The past few weeks have brought news of ransomware attacks across various U.S. industries. On May 7, the operator of Colonial Oil Pipeline was hit with ransomware, forcing them to shutter operations for a few days and impacting the southeast US fuel supply. Then over Memorial Day weekend, the computer systems of JBS USA, part of one of the world’s largest meat distribution networks, were hit with ransomware. Though we are still in the early days of unraveling this attack, it is likely the JBS attack will affect US meat distribution and cause price increases.
The cyber-attacks didn’t end there. On June 2, a ransomware attack hit the Steamship Authority of Massachusetts, hampering ferry operations to and from the popular tourist islands of Nantucket and Martha’s Vineyard. Investigations are ongoing and early indications point to some level of state-sponsored activity by a foreign power.
These three attacks have two things in common. First, they were all accomplished with different variations of ransomware aimed at interrupting normal operations. Second, all the firms dealt with logistics, either in the fuel, food, or transportation industries. These facts point to a new and disturbing ransomware trend: Cybercriminals are now seeking to publicly impact the day-to-day lives of Americans.
More ransomware attacks on more industries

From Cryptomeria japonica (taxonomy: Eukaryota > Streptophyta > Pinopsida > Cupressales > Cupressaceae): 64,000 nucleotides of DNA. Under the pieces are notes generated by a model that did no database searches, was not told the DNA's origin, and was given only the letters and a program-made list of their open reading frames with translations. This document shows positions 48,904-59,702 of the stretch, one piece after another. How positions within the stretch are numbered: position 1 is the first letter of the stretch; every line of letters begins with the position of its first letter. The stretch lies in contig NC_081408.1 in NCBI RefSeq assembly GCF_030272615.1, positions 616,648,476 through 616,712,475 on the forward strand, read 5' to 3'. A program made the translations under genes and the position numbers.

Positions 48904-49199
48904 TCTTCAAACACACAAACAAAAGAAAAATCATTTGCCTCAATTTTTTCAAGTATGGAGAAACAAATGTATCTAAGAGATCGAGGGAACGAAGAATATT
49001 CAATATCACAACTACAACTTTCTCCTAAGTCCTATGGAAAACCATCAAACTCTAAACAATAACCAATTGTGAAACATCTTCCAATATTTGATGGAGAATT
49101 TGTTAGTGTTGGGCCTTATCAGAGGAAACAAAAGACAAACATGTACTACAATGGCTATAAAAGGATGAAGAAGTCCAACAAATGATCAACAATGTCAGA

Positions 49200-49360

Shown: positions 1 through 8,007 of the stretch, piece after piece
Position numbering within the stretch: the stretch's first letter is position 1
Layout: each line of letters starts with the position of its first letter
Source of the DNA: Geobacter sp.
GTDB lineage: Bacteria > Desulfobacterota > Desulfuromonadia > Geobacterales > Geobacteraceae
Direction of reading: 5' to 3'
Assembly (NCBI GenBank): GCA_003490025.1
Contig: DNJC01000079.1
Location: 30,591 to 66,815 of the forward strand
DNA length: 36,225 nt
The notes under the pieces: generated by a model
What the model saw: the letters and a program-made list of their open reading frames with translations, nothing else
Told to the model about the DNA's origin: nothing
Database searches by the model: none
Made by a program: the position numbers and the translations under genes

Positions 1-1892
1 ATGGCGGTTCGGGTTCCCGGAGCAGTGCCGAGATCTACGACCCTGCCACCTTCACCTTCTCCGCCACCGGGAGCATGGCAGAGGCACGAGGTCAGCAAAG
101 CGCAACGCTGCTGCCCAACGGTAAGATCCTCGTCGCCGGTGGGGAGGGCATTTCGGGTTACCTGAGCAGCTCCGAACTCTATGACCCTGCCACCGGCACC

According to the Verizon Data Breach Investigations Report, ransomware has seen a 7% increase in use over the past three years. This may not sound like much until you consider there were over 100 million data breaches in 2020. Then 7% suddenly becomes are more significant figure.
On top of this, attackers’ goals appear to be changing. Ransomware was once used almost exclusively for financial gain. Your information would be locked by the attacker who then demands payment to unlock it but doesn’t expose your data to the general public. However, even with ransom fees rising, the fact that attacks are becoming unmoored from financial gain should worry everyone. It means more industries will be targeted for ransomware as attackers – who range from lone wolves to state-sponsored entities – focus more on the attack’s success and less on the victim’s ability to pay.
What does this mean for your own business? It means the risk of falling victim to an attack is greater than ever. You need to be prepared for an attempted data breach at any time.
Know what you need to defend
If you were to ask different experts the best ways to prepare for a cyber-attack, you’d get a variety of answers, ranging from perimeter defense to backup testing to cybersecurity awareness. However, what these tactics have in common is they require you to know the current landscape of your company’s technology and cybersecurity posture. For example, you cannot institute perimeter defense if you don’t know which assets need defending.